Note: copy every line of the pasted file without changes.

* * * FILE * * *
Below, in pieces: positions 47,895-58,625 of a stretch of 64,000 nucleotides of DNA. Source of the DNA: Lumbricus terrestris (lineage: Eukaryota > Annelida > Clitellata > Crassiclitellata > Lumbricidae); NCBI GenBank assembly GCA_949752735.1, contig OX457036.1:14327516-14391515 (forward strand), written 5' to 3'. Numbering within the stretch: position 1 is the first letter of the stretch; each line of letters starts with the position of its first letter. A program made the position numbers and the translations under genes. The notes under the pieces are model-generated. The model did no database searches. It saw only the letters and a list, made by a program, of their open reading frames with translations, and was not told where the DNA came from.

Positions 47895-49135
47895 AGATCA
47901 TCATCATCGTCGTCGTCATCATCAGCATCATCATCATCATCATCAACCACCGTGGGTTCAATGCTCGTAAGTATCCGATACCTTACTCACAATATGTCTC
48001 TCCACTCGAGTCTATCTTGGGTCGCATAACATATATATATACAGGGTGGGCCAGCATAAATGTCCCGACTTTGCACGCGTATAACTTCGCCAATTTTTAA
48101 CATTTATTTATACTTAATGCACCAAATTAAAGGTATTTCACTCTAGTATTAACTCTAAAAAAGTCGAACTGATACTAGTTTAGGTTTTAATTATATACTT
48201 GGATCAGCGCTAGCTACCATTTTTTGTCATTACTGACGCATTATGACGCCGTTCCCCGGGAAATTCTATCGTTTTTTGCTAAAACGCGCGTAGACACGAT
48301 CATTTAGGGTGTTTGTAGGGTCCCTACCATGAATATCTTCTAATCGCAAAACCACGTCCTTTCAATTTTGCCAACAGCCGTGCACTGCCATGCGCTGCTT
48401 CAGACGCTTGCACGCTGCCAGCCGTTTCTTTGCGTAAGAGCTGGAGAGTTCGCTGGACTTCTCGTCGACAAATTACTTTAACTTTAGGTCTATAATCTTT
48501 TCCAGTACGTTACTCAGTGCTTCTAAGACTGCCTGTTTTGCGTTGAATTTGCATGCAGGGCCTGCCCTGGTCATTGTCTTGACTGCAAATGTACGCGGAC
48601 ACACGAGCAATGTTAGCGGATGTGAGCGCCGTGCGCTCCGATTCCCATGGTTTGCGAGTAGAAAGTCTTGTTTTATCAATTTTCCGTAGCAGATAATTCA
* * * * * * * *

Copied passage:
Below, in pieces: positions 47,895-58,625 of a stretch of 64,000 nucleotides of DNA. Source of the DNA: Lumbricus terrestris (lineage: Eukaryota > Annelida > Clitellata > Crassiclitellata > Lumbricidae); NCBI GenBank assembly GCA_949752735.1, contig OX457036.1:14327516-14391515 (forward strand), written 5' to 3'. Numbering within the stretch: position 1 is the first letter of the stretch; each line of letters starts with the position of its first letter. A program made the position numbers and the translations under genes. The notes under the pieces are model-generated. The model did no database searches. It saw only the letters and a list, made by a program, of their open reading frames with translations, and was not told where the DNA came from.

Positions 47895-49135
47895 AGATCA
47901 TCATCATCGTCGTCGTCATCATCAGCATCATCATCATCATCATCAACCACCGTGGGTTCAATGCTCGTAAGTATCCGATACCTTACTCACAATATGTCTC
48001 TCCACTCGAGTCTATCTTGGGTCGCATAACATATATATATACAGGGTGGGCCAGCATAAATGTCCCGACTTTGCACGCGTATAACTTCGCCAATTTTTAA
48101 CATTTATTTATACTTAATGCACCAAATTAAAGGTATTTCACTCTAGTATTAACTCTAAAAAAGTCGAACTGATACTAGTTTAGGTTTTAATTATATACTT
48201 GGATCAGCGCTAGCTACCATTTTTTGTCATTACTGACGCATTATGACGCCGTTCCCCGGGAAATTCTATCGTTTTTTGCTAAAACGCGCGTAGACACGAT
48301 CATTTAGGGTGTTTGTAGGGTCCCTACCATGAATATCTTCTAATCGCAAAACCACGTCCTTTCAATTTTGCCAACAGCCGTGCACTGCCATGCGCTGCTT
48401 CAGACGCTTGCACGCTGCCAGCCGTTTCTTTGCGTAAGAGCTGGAGAGTTCGCTGGACTTCTCGTCGACAAATTACTTTAACTTTAGGTCTATAATCTTT
48501 TCCAGTACGTTACTCAGTGCTTCTAAGACTGCCTGTTTTGCGTTGAATTTGCATGCAGGGCCTGCCCTGGTCATTGTCTTGACTGCAAATGTACGCGGAC
48601 ACACGAGCAATGTTAGCGGATGTGAGCGCCGTGCGCTCCGATTCCCATGGTTTGCGAGTAGAAAGTCTTGTTTTATCAATTTTCCGTAGCAGATAATTCA